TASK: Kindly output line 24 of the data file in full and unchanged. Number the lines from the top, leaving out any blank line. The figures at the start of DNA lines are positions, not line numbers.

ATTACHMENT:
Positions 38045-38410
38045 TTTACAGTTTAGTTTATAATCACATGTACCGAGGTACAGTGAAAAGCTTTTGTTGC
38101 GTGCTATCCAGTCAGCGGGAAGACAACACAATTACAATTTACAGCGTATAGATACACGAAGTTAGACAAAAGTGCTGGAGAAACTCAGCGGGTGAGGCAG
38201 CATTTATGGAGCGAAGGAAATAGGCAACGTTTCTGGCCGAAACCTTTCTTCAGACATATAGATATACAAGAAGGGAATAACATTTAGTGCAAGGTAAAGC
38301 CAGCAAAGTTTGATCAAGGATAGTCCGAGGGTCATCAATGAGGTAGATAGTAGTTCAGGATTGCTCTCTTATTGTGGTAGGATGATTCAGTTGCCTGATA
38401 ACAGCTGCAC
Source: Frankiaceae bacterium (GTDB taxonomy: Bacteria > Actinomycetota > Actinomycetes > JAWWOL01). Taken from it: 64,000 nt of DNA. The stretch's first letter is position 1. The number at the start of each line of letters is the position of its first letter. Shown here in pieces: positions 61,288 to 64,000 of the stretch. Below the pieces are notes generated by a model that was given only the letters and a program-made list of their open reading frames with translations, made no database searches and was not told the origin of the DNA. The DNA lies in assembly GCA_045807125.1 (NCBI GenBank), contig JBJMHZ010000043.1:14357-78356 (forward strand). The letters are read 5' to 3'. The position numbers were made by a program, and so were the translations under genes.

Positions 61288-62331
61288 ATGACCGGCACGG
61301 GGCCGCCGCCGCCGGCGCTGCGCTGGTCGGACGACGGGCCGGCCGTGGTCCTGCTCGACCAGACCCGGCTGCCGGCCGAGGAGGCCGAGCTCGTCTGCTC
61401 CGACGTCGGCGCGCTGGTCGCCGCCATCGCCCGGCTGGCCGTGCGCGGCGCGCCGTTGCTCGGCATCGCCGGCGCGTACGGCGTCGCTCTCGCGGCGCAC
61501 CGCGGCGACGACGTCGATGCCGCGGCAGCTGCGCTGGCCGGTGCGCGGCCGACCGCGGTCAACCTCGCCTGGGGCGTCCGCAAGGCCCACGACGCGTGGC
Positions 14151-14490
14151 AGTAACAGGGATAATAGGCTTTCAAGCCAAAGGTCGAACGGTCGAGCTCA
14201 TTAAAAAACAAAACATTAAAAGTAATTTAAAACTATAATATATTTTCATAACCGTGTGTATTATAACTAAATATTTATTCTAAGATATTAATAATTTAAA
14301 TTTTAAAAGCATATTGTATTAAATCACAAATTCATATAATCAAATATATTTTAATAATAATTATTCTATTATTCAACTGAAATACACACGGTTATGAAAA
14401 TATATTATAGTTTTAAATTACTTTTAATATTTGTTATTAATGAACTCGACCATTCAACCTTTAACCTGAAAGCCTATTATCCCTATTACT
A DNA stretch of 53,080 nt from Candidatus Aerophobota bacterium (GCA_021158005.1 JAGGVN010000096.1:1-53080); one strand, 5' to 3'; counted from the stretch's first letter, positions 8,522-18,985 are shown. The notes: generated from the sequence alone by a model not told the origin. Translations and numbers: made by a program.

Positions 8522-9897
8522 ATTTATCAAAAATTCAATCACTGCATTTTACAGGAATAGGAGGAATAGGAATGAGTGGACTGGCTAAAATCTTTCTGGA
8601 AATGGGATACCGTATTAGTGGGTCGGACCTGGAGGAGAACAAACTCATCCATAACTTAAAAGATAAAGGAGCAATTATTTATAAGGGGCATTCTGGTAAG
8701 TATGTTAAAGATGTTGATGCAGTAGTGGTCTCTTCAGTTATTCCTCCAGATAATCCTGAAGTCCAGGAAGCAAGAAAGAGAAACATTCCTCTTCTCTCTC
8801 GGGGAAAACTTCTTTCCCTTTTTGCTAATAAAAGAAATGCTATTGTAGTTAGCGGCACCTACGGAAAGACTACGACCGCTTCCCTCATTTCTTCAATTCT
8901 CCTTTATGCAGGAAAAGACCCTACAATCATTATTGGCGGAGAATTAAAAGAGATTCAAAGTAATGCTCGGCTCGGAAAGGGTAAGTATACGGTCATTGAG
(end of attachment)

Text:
8901 CCTTTATGCAGGAAAAGACCCTACAATCATTATTGGCGGAGAATTAAAAGAGATTCAAAGTAATGCTCGGCTCGGAAAGGGTAAGTATACGGTCATTGAG